Wasef Ali Mirza ওয়াসেফ আলি মির্জা (1906-1959 AD)

After the death of Hassan Ali Mirza on 25th December 1906 his Son Wasef Ali became the Nawab of Murshidabad. He received the oriental titles of "Ihtisham-ul-mulk, Raes-ud-Daulla, Amir-ul-Omrah, Mahabat Jang (Dignifier of the Country, Premier of the State, Noble of Nobles, Horror in War)". Nawab Asif Kadir Sir Syud Wasef Ali Mirza Khan Bahadur also received the honour of Knight Commander of the Order of the Star of India K.C.S.I. in 1910, and the Knight Commander of the Royal Victorian Order K.C.V.O. in 1912.

Wasef Ali Mirza was born at Hazarduari Palace, on 7th January 1875 AD. He was the eldest son of Hassan Ali Mirza by his first wife Nawab Amir Dulhan Kulsum-un-nisa Begum Sahiba. He was sent to England for education at the early age of twelve, accompanied by his younger brother, Sahebzada Nasir Ali Mirza [Nasir Sahib], and under the charge of Mr. Coles, the Principal of the Doveton College Calcutta (now Park Mansion) as ataliq (or tutor). He was educated at Sherbourne, Dorset, Rugby, Warwickshire and then at the Trinity College, Oxford. The Prince, after completing his courses, visited places of importance in England and travelled extensively in Scotland, Ireland, France, Germany, Italy, Austria, Turkey, Egypt and returned to Murshidabad with his brother on 27th October 1895 AD.

He Administered the Nizamat on behalf of his father from 1895 to 1899 AD. Chaired Murshidabad Municipality from 1899 to 1901 AD. He Represented Bengal at the Coronations of the King-Emperor Edward VII and Queen-Empress Alexandra at Westminster Abbey in London in 1902, and of the King-Emperor George V and Queen-Empress Mary at Westminster Abbey in London in 1911. Wasef Ali Mirza had eight times been a Member of Bengal Legislative Council; has taken great interest in Municipal matters; Patron of the Calcutta Historical Society; is reputed for the efficient management of his estates and public charities; is also well known for his English and Urdu Poems. He possessed charming and refined manners, and it had been truly said of him that he had all the attributes of an eastern prince with the bearing of a western gentleman. His noble appearance, beaming with intelligence, attracted the attention and admiration of every one with whom he came in contact. His command of the English language and literature, and his knowledge of English manners, customs, and etiquette, acquired during a lengthy residence in England, were a theme of admiration everywhere. He had always taken a deep interest in healthy outdoor pastimes, such as cricket, football, and tennis, and his love of sport had lured him on to the shooting of tigers and pig-sticking, while in polo (at which he was a crack player) he had usually captained a team whose colours were very rarely lowered.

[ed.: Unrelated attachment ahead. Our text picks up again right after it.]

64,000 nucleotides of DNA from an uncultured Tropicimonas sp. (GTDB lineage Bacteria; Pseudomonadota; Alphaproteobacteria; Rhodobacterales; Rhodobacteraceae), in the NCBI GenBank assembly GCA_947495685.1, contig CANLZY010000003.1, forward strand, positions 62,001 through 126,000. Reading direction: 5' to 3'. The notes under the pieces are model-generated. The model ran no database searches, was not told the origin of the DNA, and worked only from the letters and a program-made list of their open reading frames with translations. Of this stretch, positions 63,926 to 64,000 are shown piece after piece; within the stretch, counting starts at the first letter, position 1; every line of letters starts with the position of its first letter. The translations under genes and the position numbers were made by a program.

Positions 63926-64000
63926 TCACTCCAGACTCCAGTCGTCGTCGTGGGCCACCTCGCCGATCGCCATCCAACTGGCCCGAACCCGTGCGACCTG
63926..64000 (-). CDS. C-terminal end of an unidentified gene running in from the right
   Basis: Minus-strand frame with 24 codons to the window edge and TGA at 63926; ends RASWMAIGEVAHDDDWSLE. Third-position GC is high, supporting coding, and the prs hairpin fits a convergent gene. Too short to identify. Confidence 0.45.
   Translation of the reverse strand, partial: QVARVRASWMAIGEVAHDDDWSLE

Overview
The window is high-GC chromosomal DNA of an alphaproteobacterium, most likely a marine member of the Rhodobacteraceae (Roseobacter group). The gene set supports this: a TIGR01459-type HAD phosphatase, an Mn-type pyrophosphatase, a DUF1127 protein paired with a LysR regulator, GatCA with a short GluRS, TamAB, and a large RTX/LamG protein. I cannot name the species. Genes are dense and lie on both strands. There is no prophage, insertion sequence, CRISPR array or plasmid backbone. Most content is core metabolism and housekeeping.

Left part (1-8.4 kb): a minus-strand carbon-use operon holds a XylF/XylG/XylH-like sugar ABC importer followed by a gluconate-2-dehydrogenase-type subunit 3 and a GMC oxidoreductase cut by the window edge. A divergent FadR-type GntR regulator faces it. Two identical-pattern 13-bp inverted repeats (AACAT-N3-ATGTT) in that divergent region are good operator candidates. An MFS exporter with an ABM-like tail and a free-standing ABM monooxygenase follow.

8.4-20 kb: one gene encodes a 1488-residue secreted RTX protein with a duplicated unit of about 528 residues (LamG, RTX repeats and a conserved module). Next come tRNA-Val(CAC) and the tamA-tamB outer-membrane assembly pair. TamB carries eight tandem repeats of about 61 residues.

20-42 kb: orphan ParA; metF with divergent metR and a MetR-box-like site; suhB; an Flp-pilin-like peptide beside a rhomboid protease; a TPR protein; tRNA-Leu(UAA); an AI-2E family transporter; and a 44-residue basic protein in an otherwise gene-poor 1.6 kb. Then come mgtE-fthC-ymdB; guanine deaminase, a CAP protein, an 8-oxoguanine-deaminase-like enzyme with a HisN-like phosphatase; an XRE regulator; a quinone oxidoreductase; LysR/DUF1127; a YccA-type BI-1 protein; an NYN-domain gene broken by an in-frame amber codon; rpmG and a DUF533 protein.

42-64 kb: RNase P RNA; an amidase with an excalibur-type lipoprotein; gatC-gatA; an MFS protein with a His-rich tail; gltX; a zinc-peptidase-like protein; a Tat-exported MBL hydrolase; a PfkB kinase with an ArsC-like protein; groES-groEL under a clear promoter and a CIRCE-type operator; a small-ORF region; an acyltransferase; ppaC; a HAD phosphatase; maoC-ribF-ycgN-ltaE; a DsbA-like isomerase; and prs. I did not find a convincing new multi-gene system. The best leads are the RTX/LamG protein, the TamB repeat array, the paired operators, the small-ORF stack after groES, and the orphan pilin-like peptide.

On 11th December 1931 Wasef Ali Mirza was forced to surrender the administration of his estates to the Governmernt of India after incurring debts of Rs 19 lakhs. The Radcliffe Commission allotted Murshidabad district to Pakistan on 15th August 1947 and the Pakistani flag was hoisted at the Hazarduari Palace. Within two days the two dominions exchanged Khulna (now in Bangladesh) for Murshidabad and the Indian flag was hoisted there on 17th August 1947. The Government of West Bengal resumed all His estates in 1953 AD. Sir Wasef Ali was the founder and President of the Hindu-Muslim Unity Association in 1937, named Anjuman-e-Musalmanan-e-Bangla. Wasef Ali built the Wasef Manzil Palace, after his name. The Nawab is also well known for his English and Urdu poems. He is also the authour of the book "A Mind’s Reproduction" (1934). Experience of the world, study and reflection have led him to the conclusion that "Intelligence is the most powerful force of creation". In the Book Sir Wasef Ali Mirza's prefatory words and many of the reflections contained in the book seem to be tinged with sadness. Many of the Author's reflections, though presented in an English garb, have a distinctive Persian flavour.
A few lines from the book ::
[Bengali Translation]